The post below about soldiers and writers got me thinking about sailors and writers, specifically, initially, Samuel Eliot Morison. In trying to learn something about my dad's service in the Pacific (see also below), I came across Morison's The Liberation of the Philippines, volume XIII of his History of United States Naval Operations in World War II, which contains a brief account of the Mindanao campaign, in which my dad participated in 1945. Morison, a Harvard historian, had gone to President Roosevelt shortly after America's entry into the war to propose a comprehensive naval history. Roosevelt thought enough of the proposal to commission Morison as a lieutenant commander, and he spent much of the rest of the war on board ship in the Atlantic and Pacific theaters.
But Morison's bona fides as a sailor-writer predated that assignment. In 1939 he and others, as part of what was called the Harvard Columbus Expedition, fitted out a barkentine, Capitana, and re-created, as nearly as practicable, Columbus' voyages to and around the New World. This first-hand experience was then incorporated into Morison's biography of Columbus, Admiral of the Ocean Sea, published in 1941.
Columbus lived and died almost exactly a century before Cervantes. We associate him with Spain, but of course he was Genoese, an Italian of the quatrocento. We don't think of him as a man of letters, certainly not as a Renaissance humanist in the vein of Ficino, Erasmus, Castiglione or Machiavelli. But Fr. Bartolomé de las Casas, the son of a soldier on Columbus' first voyage, says this about the mariner's learning in his Historia de las Indias:
Siendo, pues, niño le pusieron sus padres á que aprendiese á leer y á escribir, y salió con el arte de escribir formando tan buena y legible letra (la cual yo vide muchas veces), que pudiera con ella ganar de comer. De aquí le sucedió darse juntamente al aritmética y también á debujar y pintar, que lo mismo alcanzara si quisiera vivir por ello; estudió en Pavía los primeros rudimentos de las letras, mayormente la gramática, y quedó bien experto en la lengua latina, y desto lo loa la dicha Historia portuguesa, diciendo, que era elocuente y buen latino; y esto i cuánto le pudo servir para entender las historias humanas y divinas! Estos fueron los principios en que ocupó su niñez, y con que comenzó las otras artes que en su adolescencia y juventud trabajó de adquirir. Y porque Dios le dotó de alto juicio, de gran memoria y de veemente afección, tratando muchas veces con hombres doctos, y con su infatigable trabajo estudioso, y principalmente, alo que yo cierto puedo y debo conjeturar y aun creer, por la gracia singular que le concedió para el ministerio que le cometía, consiguió la médula y sustancia necesaria de las otras ciencias, conviene á saber, de la geometría, geografía , cosmografía , astrología ó astronomía y marinería.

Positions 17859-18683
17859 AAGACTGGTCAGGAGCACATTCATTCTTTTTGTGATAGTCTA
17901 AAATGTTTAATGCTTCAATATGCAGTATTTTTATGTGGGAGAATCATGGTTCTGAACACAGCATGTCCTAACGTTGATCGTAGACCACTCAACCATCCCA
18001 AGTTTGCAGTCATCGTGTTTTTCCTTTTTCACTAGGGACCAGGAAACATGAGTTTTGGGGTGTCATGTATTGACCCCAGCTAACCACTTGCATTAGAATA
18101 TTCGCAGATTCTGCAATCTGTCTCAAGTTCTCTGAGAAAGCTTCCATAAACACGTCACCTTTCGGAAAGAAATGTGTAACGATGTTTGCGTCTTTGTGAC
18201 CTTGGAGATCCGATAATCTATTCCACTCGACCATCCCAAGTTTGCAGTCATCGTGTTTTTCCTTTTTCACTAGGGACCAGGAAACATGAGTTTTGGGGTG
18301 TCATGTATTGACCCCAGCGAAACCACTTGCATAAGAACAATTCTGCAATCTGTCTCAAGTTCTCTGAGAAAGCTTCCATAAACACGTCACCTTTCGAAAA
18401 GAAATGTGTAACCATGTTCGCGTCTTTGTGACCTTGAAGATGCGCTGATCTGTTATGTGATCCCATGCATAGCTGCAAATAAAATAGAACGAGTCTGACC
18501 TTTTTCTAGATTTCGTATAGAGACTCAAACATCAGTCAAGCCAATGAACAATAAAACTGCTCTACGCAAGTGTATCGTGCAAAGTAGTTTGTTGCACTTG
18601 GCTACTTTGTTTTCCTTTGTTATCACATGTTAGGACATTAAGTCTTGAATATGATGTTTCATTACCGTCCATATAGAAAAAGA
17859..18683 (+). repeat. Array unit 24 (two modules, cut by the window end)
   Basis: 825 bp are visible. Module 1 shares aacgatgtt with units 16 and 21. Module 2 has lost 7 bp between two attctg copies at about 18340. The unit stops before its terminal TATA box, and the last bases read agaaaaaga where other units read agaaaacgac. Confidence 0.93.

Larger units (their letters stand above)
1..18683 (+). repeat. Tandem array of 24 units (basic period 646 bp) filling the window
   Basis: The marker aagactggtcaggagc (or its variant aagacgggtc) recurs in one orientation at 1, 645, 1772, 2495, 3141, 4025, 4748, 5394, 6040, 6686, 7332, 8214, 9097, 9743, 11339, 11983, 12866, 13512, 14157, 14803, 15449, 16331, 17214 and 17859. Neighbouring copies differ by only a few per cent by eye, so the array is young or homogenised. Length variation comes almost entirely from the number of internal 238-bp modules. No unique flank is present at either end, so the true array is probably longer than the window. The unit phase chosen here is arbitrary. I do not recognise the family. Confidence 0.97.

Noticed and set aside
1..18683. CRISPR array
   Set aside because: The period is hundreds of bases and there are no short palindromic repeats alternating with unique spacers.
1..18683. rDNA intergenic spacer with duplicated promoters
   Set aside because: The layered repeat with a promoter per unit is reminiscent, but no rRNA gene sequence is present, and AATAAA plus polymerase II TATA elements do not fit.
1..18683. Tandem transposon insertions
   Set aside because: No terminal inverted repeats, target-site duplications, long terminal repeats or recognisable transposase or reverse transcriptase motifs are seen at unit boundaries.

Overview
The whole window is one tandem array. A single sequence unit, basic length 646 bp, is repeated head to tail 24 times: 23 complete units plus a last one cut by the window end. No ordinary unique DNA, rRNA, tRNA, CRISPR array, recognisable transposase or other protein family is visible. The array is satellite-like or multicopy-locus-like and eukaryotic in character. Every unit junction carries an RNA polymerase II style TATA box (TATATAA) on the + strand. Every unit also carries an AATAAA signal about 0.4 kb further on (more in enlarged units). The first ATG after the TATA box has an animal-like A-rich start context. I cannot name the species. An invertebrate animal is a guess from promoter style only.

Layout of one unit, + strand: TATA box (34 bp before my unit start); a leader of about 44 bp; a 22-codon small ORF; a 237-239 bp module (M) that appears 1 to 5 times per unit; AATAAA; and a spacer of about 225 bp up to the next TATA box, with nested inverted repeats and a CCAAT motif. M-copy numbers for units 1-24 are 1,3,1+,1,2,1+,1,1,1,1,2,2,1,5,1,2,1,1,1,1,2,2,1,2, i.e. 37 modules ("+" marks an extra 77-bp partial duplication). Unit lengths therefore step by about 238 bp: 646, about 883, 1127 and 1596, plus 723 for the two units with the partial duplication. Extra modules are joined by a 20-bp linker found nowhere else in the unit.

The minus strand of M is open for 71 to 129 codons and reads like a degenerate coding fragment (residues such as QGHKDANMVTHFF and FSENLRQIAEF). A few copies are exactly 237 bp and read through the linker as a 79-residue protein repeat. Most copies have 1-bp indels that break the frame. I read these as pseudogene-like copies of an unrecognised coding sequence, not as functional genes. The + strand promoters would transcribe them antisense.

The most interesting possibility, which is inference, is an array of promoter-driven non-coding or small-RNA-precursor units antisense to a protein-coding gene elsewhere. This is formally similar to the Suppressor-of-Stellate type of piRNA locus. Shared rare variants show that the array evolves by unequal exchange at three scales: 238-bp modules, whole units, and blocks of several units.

These are remarkable asperations for a young sailor. We normally see Columbus in light of the unintended consequences of that first voyage, and tend to hold him personally responsible for much of the good and evil that came out of the sudden meeting of Europe and America. In his own eyes he aspired to greatness, first, as a sailor, by extending the reach of maritime Europe, as the Portuguese had done in Africa, but also as a man of letters, mining the mathematical and human sciences for confirmation of his intuition of what lay over the Ocean Sea. But of course he was astonishingly wrong about the one thing that most concerned and motivated him, the one thing that the established learning of his day repeatedly threw in the teeth of his ambitions: the size of the globe.
Columbus, the European discoverer of a new world, never believed that he had come across anything other than the islands scattered about the coast of Cathay. He was remarkably lucky that America was there to receive him. But he was remarkably deceived as well. Look at any globe, and it jumps out at you that there are only two regions in the world with vast areas of ocean occupied by chains of large and small islands. We call them the East Indies and the West Indies. Columbus, looking for the former, sailed smack into the latter. How could he not have believed that, somewhere, just over the horizon, lay the mainland of the Orient?
The Spanish literary revival came a century later. It is sometimes called the Spanish Renaissance, but more often the Siglo de Oro. Too counter-reformation to be entirely comfortable with the Italian Renaissance, its mystics and missionaries, novelists, playwrights and painters evidence a remarkable flowering in the sixteenth and seventeenth centuries. From my admittedly slight acquaintance with this body of letras, I find it surprising how little the New World comes into it. Perhaps, as a revival, as a renaissance, as a reformation, as an appeal to an Age of Gold, it necessarily looks first to the Old World, and understandably averts its gaze from the chaotic scramble for wealth, slaves and power that tragically characterizes the flood of European adventurers into the exotic realms of the Aztec, the Maya and the Inca.